Age of first onset of bipolar disorder: Demographic, family history, and psychosocial correlates

ArticleinDepression and Anxiety 7(2):76-82 · January 1998with4 Reads
Impact Factor: 4.41 · DOI: 10.1002/(SICI)1520-6394(1998)7:2<76::AID-DA5>3.3.CO;2-C · Source: PubMed

    Abstract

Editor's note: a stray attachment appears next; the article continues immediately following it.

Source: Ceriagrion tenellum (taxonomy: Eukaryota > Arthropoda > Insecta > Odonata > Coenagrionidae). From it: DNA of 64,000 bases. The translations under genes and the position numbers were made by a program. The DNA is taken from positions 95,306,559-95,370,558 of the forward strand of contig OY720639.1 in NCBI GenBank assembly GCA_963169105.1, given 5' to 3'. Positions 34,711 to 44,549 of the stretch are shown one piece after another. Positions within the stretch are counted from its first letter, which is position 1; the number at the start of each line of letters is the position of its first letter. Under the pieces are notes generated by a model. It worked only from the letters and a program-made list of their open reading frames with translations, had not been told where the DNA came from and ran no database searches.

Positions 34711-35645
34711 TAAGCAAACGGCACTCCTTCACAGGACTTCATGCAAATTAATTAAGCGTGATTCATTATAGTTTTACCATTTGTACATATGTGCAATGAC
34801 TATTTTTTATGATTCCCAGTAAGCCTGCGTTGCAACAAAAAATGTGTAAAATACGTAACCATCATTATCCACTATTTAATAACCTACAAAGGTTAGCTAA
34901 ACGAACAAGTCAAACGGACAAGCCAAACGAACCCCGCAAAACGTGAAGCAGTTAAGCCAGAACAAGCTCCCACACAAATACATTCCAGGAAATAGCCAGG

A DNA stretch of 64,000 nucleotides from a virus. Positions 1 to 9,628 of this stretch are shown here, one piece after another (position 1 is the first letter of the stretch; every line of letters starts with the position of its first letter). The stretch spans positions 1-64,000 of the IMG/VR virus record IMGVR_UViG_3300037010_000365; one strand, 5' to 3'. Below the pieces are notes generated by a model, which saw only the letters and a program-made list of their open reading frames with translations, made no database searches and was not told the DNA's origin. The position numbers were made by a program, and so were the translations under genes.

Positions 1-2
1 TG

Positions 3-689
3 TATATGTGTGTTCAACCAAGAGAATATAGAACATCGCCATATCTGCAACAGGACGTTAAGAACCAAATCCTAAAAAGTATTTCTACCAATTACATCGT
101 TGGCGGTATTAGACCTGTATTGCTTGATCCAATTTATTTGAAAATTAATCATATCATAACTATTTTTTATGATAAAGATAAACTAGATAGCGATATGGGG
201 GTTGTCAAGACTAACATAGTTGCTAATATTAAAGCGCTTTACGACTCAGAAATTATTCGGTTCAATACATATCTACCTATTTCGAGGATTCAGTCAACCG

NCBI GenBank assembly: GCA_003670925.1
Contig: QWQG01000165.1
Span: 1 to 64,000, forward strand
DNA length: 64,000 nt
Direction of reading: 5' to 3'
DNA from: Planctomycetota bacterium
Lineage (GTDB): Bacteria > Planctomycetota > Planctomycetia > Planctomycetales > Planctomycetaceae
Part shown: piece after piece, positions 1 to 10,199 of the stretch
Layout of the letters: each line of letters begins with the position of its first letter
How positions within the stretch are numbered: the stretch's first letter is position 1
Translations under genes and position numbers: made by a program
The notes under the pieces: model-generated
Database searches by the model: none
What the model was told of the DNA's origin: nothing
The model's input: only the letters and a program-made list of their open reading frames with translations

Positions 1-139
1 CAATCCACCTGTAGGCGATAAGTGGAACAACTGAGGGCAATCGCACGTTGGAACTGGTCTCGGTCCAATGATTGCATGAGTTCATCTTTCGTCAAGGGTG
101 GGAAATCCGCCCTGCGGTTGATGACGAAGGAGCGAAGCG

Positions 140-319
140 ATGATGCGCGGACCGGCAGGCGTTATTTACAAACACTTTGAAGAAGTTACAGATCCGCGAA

The literature suggests that bipolar elders with early and late onset of the disorder present with different demographic, family history, and psychosocial profiles, which are less well characterized than those for elderly unipolar patients. In this cross-sectional clinical survey, we assessed subjects (n = 74) from the NIMH Clinical Research Center for the Study of Depression in Later Life at Duke University who had a consensus diagnosis of bipolar depression; the primary assessment instrument was the Duke Depression Evaluation Schedule. We found that bipolar subjects with later age of onset reported less family history of psychiatric problems, more comorbid vascular disease, and more instrumental and subjective social support. Stressful life events were more frequent among bipolar subjects with earlier age of depressive symptom onset. This study suggests that early-onset disorder may be characterized by a psychosocial component, whereas organic factors may be particularly important to late-onset bipolar disorder.

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